California’s elections agency announced that there is no evidence that the state’s voter registration databases had been targeted by the foreign hackers who reportedly infiltrated elections systems in Arizona and Illinois. Yahoo News reported Monday that personal voter registration information for up to 200,000 people at the Illinois Board of Elections had been downloaded by foreign hackers. The FBI issued an alert early this month warning state elections officials about the data breach, according to the Yahoo report. A spokesman for California secretary of state said the agency, which oversees elections statewide, was aware of the cyber attack reports. “We have no evidence of any breaches or hacks of our system,” agency spokesman Sam Mahood said. Mahood declined to say whether any extra precautions are being taken, saying the agency does not disclose its security protocols. The secretary of state’s website has been down most of Monday but Mahood said that was not caused by a hack or breach. Unlike some other states, California counties have maintained their own databases of registered voters. However, the secretary of state’s office is in the process of centralizing voter registration information in a statewide VoteCal database, which is expected to be operational in September.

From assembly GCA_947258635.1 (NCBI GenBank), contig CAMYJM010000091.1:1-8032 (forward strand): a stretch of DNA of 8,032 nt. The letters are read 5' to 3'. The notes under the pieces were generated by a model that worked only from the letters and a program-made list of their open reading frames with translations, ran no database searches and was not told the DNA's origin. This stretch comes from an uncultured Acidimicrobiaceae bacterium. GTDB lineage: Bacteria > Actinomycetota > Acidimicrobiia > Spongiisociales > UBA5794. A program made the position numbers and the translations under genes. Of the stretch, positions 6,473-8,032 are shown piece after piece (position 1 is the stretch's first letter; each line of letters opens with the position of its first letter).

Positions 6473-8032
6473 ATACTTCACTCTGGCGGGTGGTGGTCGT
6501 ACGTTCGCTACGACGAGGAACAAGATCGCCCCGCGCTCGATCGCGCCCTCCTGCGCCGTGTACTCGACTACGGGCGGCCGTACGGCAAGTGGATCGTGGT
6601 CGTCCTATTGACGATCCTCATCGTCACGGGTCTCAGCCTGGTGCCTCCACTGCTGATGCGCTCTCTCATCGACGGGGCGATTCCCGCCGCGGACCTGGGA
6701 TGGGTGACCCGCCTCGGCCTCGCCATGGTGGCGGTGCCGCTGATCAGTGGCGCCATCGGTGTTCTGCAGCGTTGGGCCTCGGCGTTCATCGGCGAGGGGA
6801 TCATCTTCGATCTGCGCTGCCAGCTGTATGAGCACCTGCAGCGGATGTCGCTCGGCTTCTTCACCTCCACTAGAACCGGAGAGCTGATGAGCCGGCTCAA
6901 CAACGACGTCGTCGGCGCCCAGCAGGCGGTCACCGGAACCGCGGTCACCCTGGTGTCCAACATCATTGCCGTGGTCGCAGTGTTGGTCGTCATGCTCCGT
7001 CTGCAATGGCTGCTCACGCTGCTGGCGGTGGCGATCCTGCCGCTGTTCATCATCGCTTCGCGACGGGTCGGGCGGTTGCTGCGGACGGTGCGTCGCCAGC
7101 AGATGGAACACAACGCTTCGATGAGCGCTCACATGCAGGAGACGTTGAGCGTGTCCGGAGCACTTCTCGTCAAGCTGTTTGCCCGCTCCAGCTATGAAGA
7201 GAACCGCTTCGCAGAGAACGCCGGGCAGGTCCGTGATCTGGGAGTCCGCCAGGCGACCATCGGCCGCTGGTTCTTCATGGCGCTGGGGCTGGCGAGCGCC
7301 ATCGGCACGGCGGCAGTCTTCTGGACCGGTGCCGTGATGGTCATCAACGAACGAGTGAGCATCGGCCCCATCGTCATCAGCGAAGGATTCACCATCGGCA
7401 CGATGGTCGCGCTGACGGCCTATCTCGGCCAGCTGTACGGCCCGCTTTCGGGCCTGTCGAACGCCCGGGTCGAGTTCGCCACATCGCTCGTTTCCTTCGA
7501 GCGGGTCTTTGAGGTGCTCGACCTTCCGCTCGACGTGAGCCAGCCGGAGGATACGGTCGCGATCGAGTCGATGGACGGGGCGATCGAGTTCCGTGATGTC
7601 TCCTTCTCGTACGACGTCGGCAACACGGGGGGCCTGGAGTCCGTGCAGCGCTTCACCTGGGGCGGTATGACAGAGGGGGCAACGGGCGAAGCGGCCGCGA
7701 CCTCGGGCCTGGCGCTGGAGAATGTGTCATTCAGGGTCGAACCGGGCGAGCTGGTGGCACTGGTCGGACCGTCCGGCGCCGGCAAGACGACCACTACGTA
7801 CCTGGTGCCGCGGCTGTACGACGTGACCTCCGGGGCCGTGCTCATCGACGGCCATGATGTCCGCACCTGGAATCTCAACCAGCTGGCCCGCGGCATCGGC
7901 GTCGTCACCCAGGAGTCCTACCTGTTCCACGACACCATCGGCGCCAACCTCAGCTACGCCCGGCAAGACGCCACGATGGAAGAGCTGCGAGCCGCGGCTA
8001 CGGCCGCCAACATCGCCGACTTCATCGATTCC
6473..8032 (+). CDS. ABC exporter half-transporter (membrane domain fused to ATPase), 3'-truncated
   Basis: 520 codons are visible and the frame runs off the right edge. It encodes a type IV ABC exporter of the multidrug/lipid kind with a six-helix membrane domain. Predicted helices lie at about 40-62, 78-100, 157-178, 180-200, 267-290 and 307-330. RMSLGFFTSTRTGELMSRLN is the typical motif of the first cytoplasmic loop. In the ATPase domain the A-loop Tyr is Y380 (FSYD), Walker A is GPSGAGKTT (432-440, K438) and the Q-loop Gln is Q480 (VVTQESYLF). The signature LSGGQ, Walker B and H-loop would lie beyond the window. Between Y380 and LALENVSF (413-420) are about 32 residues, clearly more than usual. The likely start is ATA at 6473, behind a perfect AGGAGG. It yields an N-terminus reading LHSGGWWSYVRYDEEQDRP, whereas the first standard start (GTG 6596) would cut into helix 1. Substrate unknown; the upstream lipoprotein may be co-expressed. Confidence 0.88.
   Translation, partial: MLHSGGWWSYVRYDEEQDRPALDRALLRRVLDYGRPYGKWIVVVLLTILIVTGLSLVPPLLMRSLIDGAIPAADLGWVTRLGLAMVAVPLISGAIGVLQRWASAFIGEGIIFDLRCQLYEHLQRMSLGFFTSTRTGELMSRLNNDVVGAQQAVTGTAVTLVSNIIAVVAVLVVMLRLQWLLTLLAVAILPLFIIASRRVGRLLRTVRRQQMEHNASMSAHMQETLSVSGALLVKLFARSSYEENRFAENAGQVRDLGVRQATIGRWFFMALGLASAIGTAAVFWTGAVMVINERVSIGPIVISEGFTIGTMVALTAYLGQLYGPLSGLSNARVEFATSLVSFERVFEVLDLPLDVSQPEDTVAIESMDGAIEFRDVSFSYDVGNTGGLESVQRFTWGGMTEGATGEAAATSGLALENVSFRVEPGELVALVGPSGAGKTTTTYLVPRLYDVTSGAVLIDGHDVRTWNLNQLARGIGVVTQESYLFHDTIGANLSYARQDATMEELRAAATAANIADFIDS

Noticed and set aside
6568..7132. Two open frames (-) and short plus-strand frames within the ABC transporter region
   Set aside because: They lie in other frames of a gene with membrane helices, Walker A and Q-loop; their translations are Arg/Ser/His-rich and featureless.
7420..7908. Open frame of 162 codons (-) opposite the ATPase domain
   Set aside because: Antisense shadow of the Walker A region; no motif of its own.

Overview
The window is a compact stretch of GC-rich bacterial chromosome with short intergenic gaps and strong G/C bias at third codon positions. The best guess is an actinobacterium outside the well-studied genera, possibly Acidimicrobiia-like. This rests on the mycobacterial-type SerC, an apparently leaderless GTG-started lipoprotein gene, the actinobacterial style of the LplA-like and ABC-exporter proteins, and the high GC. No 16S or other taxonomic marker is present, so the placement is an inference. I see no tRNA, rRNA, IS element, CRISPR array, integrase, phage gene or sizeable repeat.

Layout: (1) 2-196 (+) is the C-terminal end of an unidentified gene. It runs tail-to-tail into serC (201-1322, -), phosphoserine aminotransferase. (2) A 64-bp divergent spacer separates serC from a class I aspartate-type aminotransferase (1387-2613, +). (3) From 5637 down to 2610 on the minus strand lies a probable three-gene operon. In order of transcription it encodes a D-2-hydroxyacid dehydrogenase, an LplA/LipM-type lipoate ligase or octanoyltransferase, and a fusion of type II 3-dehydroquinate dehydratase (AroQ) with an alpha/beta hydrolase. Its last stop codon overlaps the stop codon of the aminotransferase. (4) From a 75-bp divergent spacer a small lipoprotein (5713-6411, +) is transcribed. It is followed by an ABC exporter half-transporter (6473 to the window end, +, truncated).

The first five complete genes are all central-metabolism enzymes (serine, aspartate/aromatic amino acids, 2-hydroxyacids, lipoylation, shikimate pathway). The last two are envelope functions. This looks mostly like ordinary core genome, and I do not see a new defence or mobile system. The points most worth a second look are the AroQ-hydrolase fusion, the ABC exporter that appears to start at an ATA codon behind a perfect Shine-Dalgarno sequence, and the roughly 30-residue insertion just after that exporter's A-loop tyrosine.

Dean Logan, registrar of voters in Los Angeles County, said the county has a cyber-security unit and outside contractors that constantly monitor all potential threats to the agency’s systems. “I think that we just live in a time where we have to be really vigilant on this,” Logan said.
Logan emphasized the computer system that scans and counts votes is separate from the voter registration database and is not connected to the Internet or any other outside computers, insulating the system from hackers. That computer system also is housed in a secure facility, he said.
However, Logan said Los Angeles County’s voter registration database is connected to the secretary of state’s computer system, which is why the reports in Illinois and Arizona are so concerning, he said. “We have been looking at this in conjunction with the larger political dialog about the security of elections system and with the presidential election,” Logan said.